The Yearly Reader
Leaders and Honors, 1966
Our list of baseball’s top 10 hitters and pitchers in both the American League and National League for the 1966 baseball season, as well as the awards and honors given to the game’s top achievers of the year.
The National League’s Top 10 Hitters, 1966
Bold type in brick red indicates league leader.
1. Richie Allen, Philadelphia
Key Numbers: .317 average, 112 runs, 165 hits, 25 doubles, 10 triples, 41 home runs, 110 RBIs, 10 stolen bases, .632 slugging percentage.
Despite a shoulder injury that would keep him out for nearly a month, Allen became the first Phillie to hit 40 homers since Chuck Klein.
2. Hank Aaron, Atlanta
Key Numbers: .279 average, 117 runs, 44 home runs, 127 RBIs, 76 walks, 21 stolen bases.
The Braves’ move to Atlanta Fulton-County Stadium—a.k.a., The Launching Pad—enriched Aaron’s power game, matching his uniform number for the third time with 44 homers.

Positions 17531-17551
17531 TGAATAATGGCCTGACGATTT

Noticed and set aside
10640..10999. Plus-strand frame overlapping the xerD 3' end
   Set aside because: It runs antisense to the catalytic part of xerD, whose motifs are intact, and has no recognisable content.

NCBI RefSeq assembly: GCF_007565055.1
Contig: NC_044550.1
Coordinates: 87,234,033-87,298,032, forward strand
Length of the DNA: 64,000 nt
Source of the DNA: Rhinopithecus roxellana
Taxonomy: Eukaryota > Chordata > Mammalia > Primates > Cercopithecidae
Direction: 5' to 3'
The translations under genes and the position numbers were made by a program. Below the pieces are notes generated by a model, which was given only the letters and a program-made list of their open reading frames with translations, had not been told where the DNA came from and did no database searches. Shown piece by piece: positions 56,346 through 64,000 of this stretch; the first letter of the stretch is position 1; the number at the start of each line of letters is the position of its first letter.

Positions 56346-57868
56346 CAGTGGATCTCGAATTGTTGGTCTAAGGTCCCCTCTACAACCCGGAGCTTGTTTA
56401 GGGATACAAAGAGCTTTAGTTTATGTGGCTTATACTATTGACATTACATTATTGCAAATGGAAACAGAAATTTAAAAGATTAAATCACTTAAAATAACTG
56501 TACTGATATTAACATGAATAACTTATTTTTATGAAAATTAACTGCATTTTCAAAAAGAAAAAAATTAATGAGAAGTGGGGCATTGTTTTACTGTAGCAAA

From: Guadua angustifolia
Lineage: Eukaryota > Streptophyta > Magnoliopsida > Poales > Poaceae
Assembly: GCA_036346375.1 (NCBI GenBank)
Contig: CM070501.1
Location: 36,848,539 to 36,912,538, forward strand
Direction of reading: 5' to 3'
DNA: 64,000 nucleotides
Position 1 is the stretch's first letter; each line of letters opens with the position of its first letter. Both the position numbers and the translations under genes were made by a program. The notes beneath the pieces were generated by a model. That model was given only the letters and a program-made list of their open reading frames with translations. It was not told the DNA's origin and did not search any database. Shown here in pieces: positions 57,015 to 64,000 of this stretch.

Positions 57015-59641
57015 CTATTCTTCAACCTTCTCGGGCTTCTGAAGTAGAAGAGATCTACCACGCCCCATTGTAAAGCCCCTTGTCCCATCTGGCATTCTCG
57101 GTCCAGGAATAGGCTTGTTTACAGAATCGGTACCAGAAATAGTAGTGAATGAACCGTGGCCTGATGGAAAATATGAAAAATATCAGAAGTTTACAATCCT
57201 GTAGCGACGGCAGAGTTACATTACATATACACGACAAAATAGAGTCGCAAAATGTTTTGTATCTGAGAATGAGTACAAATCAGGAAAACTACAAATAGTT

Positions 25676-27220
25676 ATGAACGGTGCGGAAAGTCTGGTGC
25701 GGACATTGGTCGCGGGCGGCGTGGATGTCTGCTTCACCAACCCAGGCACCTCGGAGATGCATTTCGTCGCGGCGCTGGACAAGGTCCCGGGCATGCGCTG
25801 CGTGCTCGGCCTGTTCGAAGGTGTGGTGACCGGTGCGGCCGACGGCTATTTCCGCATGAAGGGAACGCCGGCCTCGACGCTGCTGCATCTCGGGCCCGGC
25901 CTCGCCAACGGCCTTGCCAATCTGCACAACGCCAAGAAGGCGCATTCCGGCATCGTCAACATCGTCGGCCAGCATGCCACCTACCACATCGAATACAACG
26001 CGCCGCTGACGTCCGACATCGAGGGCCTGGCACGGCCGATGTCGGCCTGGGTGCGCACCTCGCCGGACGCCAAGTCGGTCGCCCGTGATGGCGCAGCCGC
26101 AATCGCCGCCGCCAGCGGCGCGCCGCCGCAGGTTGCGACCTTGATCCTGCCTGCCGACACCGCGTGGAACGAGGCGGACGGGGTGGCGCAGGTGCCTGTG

3. Roberto Clemente, Pittsburgh
Key Numbers: .317 average, 105 runs, 202 hits, 31 doubles, 11 triples, 29 home runs, 119 RBIs.
Clemente caught the homer bug with a career-high 29, but failed to win a batting title for the only time in a four-year stretch; his overall numbers were still got enough to grab his lone MVP award.
4. Willie McCovey, San Francisco
Key Numbers: .295 average, 85 runs, 26 doubles, 6 triples, 36 home runs, 96 RBIs, 76 walks.
McCovey was part of a trio of Giants (along with Willie Mays and Jim Ray Hart) to each belt 30-plus homers, the third such accomplishment in four years at San Francisco.
5. Willie Mays, San Francisco
Key Numbers: .288 average, 99 runs, 29 doubles, 37 home runs, 103 RBIs, 70 walks.